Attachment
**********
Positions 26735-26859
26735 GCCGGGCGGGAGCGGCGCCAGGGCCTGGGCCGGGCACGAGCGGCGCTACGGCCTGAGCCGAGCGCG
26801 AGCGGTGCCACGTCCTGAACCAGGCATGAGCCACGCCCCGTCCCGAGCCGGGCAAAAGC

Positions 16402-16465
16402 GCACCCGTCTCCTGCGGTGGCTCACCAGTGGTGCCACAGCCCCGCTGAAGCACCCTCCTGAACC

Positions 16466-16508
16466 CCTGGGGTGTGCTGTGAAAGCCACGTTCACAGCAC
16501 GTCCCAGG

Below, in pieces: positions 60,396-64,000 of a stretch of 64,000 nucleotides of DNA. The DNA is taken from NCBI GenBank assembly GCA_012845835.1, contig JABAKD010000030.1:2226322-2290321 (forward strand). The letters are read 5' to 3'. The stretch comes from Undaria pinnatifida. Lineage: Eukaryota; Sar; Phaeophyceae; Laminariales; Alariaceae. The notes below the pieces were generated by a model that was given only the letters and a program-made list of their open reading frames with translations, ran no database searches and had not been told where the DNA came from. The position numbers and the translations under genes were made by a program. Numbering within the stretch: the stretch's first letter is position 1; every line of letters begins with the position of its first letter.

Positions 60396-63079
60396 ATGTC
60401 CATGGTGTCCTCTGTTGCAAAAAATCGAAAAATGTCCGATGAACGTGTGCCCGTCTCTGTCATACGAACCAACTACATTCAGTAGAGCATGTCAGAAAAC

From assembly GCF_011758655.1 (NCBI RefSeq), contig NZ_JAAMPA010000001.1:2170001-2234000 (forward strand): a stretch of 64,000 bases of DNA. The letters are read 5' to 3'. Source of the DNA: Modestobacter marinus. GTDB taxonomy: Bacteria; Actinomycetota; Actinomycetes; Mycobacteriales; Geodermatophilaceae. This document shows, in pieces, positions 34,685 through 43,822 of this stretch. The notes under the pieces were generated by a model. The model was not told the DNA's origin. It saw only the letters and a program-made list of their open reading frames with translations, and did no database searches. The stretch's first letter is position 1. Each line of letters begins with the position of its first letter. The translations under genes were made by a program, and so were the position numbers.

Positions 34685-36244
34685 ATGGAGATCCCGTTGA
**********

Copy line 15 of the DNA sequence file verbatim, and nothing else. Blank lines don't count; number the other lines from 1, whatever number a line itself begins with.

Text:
34685 ATGGAGATCCCGTTGA